Metro Weekly

Burundi President Calls for Gay People to Be Publicly Stoned

Évariste Ndayishimiye suggested all gay people in Burundi be publicly stoned. "That's what they deserve," he said.

Burundi President Évariste Ndayishimiye – Photo: Lukasz Kobus, via European Commission

The United States has expressed concern over comments by Burundian President Évariste Ndayishimiye, who recently called on citizens of his country to stone gay people.

Ndayishimiye said that gay people should not be accepted in Burundi, where consensual same-sex intimacy is punishable by up to two years in prison, reports The New York Times

“I think that if we find these kinds of people in Burundi, it is better to take them to a stadium and stone them. And that cannot be a sin,” Ndayishimiye said during a December 29, 2023, event where he answered questions from journalists and the public. “That’s what they deserve.”

He also railed against Western countries, suggesting that they had made acceptance of foreign aid conditioned upon accepting homosexuality and LGBTQ rights.

“Let them keep it,” he said of the financial support from those countries.

A gay rights activist in Burundi, speaking to the Times on condition of anonymity for fear of retaliation, expressed fears that Ndayishimiye’s statement “worsens an already unsafe environment” by effectively condoning, and some would say, even encouraging, Burundians to engage in extrajudicial killings of LGBTQ people.

According to Reuters, the U.S. State Department expressed concern over the broader implications of the Burundian president’s remarks, but did not specifically address his comments about stoning LGBTQ people.

“The United States is deeply troubled by President Ndayishimiye’s remarks targeting certain vulnerable and marginalized Burundians,” U.S. State Department spokesperson Matthew Miller said in a statement. “We call on all of Burundi’s leaders to respect the inherent dignity and inalienable rights, including equal access to justice, of every member of Burundian society.”

While Ndayishimiye’s remarks don’t have the force of law, they mark yet another escalation of anti-LGBTQ sentiment by officials in a slew of African countries that are seeking to impose harsher penalties for homosexuality.

Those countries, which typically base such policies on Christian or Islamic religious beliefs opposing homosexuality, justify pursuing the restrictive laws by claiming that LGBTQ identity is a Western phenomenon imposed on African nations by foreigners — ignoring the historical fact that it was Western colonizers who imported anti-sodomy laws and imposed them on native Africans in the 1800s.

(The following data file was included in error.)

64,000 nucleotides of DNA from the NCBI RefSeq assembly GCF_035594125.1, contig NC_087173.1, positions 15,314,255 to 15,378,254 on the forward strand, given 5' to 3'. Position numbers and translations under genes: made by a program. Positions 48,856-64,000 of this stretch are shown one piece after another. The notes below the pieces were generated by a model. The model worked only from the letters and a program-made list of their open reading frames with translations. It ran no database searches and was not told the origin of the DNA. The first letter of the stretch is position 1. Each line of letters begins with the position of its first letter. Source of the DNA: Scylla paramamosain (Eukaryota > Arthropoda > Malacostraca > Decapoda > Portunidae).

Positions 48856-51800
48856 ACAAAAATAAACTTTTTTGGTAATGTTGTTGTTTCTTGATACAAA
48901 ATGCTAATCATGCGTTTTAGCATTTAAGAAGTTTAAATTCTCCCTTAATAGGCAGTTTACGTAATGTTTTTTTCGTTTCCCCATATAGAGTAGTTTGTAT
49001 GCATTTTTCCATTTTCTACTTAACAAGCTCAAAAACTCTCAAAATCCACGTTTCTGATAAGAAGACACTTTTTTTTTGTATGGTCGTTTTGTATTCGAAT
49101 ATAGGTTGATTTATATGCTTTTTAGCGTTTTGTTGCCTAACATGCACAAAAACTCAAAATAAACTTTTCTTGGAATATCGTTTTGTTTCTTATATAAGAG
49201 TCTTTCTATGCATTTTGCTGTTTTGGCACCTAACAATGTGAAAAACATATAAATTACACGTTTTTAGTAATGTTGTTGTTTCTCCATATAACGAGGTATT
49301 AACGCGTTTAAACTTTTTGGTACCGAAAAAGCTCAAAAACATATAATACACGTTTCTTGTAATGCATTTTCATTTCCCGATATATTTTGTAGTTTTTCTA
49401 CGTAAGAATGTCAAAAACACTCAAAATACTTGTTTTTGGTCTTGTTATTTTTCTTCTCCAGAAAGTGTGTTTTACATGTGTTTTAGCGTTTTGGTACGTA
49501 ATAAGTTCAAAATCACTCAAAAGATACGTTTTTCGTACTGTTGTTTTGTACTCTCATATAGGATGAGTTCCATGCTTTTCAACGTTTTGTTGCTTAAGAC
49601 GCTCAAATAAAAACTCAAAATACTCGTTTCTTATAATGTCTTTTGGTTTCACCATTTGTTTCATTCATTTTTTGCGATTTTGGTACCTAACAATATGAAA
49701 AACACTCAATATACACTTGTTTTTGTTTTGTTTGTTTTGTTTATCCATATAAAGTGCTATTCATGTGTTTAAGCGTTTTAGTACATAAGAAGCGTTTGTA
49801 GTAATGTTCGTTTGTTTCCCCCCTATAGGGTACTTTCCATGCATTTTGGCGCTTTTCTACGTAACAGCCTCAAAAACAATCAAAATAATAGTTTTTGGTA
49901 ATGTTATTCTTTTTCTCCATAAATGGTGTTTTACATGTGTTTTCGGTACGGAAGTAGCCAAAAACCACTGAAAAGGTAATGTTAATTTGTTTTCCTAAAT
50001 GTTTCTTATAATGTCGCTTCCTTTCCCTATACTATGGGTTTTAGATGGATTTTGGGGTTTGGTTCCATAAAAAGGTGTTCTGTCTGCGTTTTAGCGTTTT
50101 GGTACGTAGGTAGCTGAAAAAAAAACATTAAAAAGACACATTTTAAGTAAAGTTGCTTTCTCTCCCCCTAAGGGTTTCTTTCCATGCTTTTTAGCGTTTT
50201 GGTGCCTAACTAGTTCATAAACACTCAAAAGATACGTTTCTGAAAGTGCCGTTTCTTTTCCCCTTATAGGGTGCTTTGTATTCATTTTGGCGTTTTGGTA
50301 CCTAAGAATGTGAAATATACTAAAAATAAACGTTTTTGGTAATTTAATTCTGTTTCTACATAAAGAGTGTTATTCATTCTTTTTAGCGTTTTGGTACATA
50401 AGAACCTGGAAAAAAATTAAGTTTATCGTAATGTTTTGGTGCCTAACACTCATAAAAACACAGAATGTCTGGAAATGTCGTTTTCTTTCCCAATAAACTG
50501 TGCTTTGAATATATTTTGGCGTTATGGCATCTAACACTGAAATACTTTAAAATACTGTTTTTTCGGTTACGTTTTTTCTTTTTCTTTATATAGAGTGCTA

Recently, Ugandan lawmakers — cheered on by right-wing politicians and religious organizations in the United States — passed the country’s Anti-Homosexuality Act, a sweeping law that imposes lengthy jail sentences for same-sex relations and the death penalty for acts of “aggravated homosexuality.”

Those supporting the law have justified it using the same kind of rhetoric — and propagandistic rationale — that has been used to push through laws restricting the sexual freedom or freedom of expression of LGBTQ-identifying individuals.

The United States has imposed a range of sanctions against Uganda for the law, which it claims violates human rights, including denying travel visas to Ugandans involved with passing and promoting the law, and removing Uganda from a tariff-free trade deal. The World Bank also suspended all future loans to the country in response to the law’s passage. 

The law — which has been condemned by many Western nations and global human rights organizations — is also being challenged in the country’s Constitutional Court.

Yet despite the backlash against Uganda, railing against homosexuality, or using LGBTQ people as a scapegoat to deflect from various domestic policy failures or governmental corruption, is particularly en vogue in African nations as of late.

Some lawmakers in Kenya, Ghana, Zambia, South Sudan, and Tanzania have urged their own governments to adopt Ugandan-style laws that would punish people for merely identifying as LGBTQ or “promoting” homosexuality — typically defined as spreading information or sharing depictions of LGBTQ identity that present homosexuality in a positive or facially-neutral light — as well as for engaging same-sex relations.

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